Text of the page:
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Best of Three: Nadal pounds Djokovic at Monte Carlo Masters

1. King of Clay defends throne: Many expected Rafael Nadal to perform the necessary troubleshooting and, eventually, solve the Riddle of Novak Djokovic. Few expected that it would come so easily. After seven unsuccessful matches against his new nemesis, Nadal simply blitzed Djokovic 6-3, 6-1 in Sunday's Monte Carlo final, winning the event for a preposterous eighth straight year. Let's get this out of the way: the Djokovic loyalists have already noted -- not altogether unreasonably -- that we should assign minimal significance to the match, since their man was grieving from the loss of his grandfather, Vladimir. Djokovic's head and heart were clearly elsewhere.

"It's been a tough week, not just for me but for everybody in my family," Djokovic told reporters after the match. "We're going through this together. In the end, I played the final and I'm really happy for that."

Still, it was a vitally important match for Nadal and he won it playing classic ground-and-pound tennis. He took control of points, mixed up the pace, used his expertise on clay to extend rallies with retrieving, and, above all, he served sensationally. (Nadal made 26 first serves, winning 22 of those points.) Nadal loses this match and it could have been devastating. It would have marked the eighth straight defeat to Djokovic; on clay; at an event Nadal had previously dominated; with Djokovic distracted by a death in a family. But beating Djokovic for the first time since 2010 and starting off his clay season -- his annual points pilgrimage -- with a victory, Nadal was thrilled.

"It was very important to break the bad (losing streak). So was important to win the tournament another time," Nadal said. "Break that situation, winning a Masters 1000, one of my favorites, everything's perfect today."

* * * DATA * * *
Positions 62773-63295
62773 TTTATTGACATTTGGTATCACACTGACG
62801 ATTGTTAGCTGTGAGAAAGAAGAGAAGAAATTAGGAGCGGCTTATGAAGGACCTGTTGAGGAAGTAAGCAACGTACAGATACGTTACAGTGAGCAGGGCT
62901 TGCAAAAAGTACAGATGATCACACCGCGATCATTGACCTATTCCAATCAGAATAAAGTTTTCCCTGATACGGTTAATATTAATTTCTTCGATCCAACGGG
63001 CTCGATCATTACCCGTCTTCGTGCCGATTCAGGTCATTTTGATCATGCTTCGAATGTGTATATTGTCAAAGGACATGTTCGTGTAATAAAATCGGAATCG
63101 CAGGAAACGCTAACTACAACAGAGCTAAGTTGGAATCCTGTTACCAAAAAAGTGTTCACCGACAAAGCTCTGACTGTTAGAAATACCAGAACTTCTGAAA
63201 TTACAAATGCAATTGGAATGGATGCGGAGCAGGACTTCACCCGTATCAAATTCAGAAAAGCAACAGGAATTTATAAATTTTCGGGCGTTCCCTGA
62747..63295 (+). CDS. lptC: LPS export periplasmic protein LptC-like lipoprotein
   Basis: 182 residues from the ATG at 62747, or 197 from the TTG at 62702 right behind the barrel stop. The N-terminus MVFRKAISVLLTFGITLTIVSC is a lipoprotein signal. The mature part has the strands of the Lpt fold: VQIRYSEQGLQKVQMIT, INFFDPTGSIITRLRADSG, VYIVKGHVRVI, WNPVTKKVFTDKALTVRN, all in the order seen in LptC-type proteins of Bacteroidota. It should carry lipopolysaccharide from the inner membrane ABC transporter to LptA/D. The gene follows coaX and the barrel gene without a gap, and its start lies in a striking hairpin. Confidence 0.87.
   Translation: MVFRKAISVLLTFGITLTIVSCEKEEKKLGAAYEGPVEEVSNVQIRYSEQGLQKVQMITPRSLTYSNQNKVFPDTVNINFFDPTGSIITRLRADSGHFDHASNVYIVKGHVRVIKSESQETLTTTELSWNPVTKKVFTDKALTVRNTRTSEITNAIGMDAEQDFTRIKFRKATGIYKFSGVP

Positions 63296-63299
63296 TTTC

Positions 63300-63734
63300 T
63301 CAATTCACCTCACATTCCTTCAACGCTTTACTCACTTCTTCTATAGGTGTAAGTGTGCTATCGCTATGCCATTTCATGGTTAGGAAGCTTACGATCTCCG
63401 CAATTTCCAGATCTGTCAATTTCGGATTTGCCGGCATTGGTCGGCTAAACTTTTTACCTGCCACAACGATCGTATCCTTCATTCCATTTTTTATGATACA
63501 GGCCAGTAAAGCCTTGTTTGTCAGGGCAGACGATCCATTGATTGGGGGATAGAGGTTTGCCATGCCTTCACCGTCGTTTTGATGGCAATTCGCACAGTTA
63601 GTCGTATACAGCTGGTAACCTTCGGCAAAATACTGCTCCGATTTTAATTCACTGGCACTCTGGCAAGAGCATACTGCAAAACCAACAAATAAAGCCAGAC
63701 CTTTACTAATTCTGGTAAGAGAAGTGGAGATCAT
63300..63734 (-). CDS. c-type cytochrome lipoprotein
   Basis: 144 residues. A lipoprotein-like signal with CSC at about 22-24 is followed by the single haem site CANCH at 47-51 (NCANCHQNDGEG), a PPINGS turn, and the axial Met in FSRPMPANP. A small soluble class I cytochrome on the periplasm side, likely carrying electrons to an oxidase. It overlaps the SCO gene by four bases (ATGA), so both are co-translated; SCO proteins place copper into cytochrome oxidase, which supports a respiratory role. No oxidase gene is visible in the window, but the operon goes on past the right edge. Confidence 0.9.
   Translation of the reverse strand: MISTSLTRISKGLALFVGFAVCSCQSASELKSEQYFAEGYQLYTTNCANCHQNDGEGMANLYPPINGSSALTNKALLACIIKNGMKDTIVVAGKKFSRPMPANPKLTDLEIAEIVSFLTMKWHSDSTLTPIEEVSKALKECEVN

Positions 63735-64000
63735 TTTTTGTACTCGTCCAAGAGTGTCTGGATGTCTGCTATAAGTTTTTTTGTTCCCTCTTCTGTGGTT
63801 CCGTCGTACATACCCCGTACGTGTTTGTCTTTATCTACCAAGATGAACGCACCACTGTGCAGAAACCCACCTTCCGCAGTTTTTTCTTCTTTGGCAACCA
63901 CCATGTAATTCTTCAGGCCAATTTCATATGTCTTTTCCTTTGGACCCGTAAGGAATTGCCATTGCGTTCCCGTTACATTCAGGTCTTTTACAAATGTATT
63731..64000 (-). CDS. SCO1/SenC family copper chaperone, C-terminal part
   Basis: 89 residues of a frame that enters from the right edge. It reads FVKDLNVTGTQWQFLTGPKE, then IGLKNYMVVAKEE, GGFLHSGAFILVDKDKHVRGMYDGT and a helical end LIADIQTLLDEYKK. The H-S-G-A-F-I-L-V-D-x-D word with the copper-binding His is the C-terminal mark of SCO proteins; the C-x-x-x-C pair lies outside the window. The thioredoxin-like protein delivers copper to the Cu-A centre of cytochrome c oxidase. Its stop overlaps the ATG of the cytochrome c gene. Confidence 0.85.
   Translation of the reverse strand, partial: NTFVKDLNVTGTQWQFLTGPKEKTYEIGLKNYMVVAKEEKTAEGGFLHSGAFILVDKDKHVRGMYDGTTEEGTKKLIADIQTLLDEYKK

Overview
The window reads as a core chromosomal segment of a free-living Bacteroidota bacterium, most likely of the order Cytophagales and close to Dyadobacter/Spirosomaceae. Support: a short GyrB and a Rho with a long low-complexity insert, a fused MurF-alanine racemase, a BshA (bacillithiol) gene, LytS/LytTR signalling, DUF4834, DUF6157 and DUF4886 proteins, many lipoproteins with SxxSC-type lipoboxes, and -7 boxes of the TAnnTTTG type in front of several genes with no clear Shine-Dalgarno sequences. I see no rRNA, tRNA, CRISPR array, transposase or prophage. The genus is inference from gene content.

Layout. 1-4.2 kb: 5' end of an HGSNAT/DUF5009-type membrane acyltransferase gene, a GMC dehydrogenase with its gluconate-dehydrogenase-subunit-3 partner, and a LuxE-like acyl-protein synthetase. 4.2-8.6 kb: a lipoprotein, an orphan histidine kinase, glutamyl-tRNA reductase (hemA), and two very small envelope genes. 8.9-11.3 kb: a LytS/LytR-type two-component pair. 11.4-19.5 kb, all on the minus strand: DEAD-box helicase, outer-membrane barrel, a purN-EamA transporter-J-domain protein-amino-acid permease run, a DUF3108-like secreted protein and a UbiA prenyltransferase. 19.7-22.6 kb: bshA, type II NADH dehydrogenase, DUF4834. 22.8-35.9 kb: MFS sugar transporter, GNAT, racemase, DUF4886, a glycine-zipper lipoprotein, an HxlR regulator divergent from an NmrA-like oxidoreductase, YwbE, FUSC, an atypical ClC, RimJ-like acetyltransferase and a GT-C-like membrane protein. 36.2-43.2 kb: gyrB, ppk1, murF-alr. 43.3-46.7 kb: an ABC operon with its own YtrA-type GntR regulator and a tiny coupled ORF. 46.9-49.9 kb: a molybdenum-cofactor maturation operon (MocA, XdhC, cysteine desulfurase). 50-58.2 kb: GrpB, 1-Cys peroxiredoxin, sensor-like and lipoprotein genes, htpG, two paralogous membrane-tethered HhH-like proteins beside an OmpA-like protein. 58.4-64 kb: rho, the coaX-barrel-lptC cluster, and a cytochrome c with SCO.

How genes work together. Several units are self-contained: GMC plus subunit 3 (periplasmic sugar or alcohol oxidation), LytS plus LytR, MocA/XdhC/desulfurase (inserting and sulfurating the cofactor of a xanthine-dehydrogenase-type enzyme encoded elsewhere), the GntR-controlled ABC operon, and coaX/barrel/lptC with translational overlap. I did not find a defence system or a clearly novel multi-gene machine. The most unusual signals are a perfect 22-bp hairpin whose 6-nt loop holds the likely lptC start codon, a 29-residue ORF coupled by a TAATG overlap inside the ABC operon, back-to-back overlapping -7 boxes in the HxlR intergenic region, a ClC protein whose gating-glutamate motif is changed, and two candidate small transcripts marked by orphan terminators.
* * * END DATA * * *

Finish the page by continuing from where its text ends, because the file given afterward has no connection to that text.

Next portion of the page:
2. Farewell, Ivan: A clap of the racket to Ivan Ljubicic, who called it a career last week. It's probably fitting that the Croatian veteran lost to a younger countryman, Ivan Dodig, in the first round in Monte Carlo. In addition to cracking the top three, reaching a Grand semifinal and winning 10 titles, his career highlight was helping Croatia win the 2005 Davis Cup and taking a bronze medal (in doubles) for his country at the Athens Olympics. Thoughtful and intelligent, Ljubicic was active in ATP politics, as comfortable talking about the business of tennis as he was Xs and Os of matches. It will be interesting to see what he does next. At 33, he was past his prime as a player; but the ATP is immeasurably depleted in his absence.

3. Fed Cup roundup: Interesting twist to Fed Cup this year. Players must compete -- or at least avail themselves -- to the competition in order be eligible for the Olympics. And yet the looming Olympics makes the Fed Cup appear even less relevant as a team competition. (Suffice it to say, most players would take Olympic bronze over a Fed Cup title.)

Still, they played matches last weekend and Serbia and the defending champion Czechs advanced to meet for the final. Jelena Jankovic has been having a dismal year (or three) but clinched the tie for Serbia against Russia by besting Svetlana Kuznetsova 6-1, 6-4. Petra Kvitova won both her singles rubbers to lead the Czechs over Italy. The U.S. team was relegated to the World Group playoffs but had no problem with the Ukrainians, sweeping the tie 5-0. Serena Williams led the way. See here for all the results.

? Bonus doubles: The Bryan brothers won the Monte Carlo doubles title on Sunday, defeating the No. 2 team of Max Mirnyi and Daniel Nestor 6-2, 6-3. Their run also included a 6-2, 6-0 of Leander Paes and Radek Stepanek, the team that beat them in the Australian Open final.

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